Lejaren Hiller, Leonard Isaacson – Experimental Music: Composition With an Electronic Computer


hiller-isaacson-experimental-music-composition-with-electronic-computerTitle: Experimental Music: Composition With an Electronic Computer
Authors: Lejaren HillerLeonard Isaacson
Publisher: McGraw-Hill
Year: 1959
Pages: 214

In 1956 Lejaren Hiller, a composer born chemist, suggested that a computer, properly programmed, it could be used as a support tool for composing music.

From this hypothesis it was born an experiment, conducted in collaboration with the mathematician Leonard Isaacson, whose result was the string quartet Illiac Suite.

Three years later, after finally opted for a career in music, Lejaren Hiller, with this book, carries an account of that activity through a pathway that tells the many aspects that have characterized the development of this experiment.

A path that starts from the cultural models and theoretical reference, the Information Theory in the first place, to dwell on the technical issues, and technology, before entering in the four experiments that will return the musical material constitutive of the four movements of the final composition.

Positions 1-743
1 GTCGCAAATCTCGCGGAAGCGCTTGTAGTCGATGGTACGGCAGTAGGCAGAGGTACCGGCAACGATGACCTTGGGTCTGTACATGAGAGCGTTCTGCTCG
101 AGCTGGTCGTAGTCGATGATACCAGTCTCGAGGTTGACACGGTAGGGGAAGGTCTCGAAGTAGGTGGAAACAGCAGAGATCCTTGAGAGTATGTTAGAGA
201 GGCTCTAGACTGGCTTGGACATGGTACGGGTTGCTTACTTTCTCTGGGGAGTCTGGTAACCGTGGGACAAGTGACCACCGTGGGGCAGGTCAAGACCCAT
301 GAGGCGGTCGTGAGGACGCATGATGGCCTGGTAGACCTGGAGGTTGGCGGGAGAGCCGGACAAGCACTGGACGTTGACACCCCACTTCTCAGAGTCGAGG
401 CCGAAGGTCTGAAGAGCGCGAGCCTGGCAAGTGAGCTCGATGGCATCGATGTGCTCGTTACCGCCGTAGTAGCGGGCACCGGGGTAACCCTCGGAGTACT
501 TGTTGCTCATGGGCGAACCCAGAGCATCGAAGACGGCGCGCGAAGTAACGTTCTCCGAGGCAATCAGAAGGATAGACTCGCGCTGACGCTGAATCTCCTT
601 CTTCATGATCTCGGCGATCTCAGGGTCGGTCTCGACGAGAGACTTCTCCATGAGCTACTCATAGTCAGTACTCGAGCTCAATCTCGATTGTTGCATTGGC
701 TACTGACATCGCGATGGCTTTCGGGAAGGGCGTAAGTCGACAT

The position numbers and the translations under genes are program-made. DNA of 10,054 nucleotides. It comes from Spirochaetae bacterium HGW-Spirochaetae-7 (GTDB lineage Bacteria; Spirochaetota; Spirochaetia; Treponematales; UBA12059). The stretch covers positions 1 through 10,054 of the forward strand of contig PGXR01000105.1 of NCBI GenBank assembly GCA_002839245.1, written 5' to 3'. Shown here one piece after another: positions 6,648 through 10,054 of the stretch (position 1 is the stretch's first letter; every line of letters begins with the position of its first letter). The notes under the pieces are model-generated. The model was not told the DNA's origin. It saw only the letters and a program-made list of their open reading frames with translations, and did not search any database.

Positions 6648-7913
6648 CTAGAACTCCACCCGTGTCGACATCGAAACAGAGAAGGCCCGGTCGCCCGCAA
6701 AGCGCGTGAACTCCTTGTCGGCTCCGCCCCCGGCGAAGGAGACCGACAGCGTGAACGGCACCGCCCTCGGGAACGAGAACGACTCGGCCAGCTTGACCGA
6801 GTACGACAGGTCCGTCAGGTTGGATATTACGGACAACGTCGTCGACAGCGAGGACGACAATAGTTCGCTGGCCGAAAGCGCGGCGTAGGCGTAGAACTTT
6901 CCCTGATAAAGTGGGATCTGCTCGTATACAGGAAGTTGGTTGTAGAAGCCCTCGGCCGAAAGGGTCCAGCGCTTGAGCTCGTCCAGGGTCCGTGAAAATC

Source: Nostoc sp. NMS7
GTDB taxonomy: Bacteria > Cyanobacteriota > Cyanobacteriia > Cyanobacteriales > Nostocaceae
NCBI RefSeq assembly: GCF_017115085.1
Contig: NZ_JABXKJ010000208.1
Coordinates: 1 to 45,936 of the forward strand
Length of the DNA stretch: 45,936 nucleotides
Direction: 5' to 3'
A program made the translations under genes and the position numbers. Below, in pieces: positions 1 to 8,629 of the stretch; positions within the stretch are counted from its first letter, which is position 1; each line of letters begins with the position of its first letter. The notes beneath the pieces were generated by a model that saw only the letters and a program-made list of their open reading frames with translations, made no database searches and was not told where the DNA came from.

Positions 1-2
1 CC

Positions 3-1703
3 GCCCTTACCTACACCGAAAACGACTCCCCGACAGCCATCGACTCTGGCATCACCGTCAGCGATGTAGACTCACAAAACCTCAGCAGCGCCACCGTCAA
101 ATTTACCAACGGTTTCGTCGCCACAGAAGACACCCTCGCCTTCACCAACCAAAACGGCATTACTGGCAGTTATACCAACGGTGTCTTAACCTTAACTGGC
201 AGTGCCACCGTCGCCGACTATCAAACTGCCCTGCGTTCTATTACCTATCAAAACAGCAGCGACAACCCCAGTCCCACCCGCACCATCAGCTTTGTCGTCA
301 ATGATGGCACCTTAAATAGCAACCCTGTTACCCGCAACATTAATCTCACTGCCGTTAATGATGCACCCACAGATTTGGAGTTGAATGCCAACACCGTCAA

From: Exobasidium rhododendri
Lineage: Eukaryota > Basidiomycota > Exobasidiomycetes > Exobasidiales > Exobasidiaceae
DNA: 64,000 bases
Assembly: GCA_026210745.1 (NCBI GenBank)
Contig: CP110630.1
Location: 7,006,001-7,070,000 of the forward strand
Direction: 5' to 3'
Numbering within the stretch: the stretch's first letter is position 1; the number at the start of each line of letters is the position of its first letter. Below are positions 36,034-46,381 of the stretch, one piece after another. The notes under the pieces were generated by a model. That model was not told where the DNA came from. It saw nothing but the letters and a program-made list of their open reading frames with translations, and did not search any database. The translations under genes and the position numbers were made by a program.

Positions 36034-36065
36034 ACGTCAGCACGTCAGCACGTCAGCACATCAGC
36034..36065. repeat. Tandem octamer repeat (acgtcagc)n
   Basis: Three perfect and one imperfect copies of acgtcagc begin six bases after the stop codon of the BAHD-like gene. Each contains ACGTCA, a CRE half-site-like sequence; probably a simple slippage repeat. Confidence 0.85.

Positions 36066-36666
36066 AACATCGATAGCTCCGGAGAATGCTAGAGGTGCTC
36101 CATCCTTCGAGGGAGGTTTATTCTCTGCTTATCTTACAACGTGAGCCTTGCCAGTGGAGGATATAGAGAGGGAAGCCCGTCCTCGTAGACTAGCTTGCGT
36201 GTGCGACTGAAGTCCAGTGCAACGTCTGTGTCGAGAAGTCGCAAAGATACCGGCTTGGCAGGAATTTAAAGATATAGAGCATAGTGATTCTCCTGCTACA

Hiller tells the methodology, carried out through a careful selection process and validation of musical elements, focuses on the variations made ​​to each experiment, tells of the music analysis carried out on the musical repertoires of reference (also made ​​reference to the treaty of Joseph Fux‘s Gradus ad Parnassum) , enters on specific computer issues, analyzes the Monte Carlo algorithm, consider the other possible applications of information technology in the field of music, plays a similar report of the activities carried out in the fifties (in other centers, in other countries), and finally leaves us the score of the finished work.

The level of detail achieved by Hiller is remarkable, in a book on which the weight of his scientific training is not indifferent; training that leads him to treat an act of creation, composition, like any other laboratory experiment.

I don’t remember a book in which the emphasis on the experimental is more pronounced than that place on the music. And I think this gives the book of Hiller and Isaacson’s own charm that belongs to all those pioneering activities, experimental – sometimes improbable – which lie mostly in a time getting away.

A book very essential, therefore, to trace the beginnings of a course which is no longer experimental but very current, like that of computer music. And for anyone who wants to give it a try:

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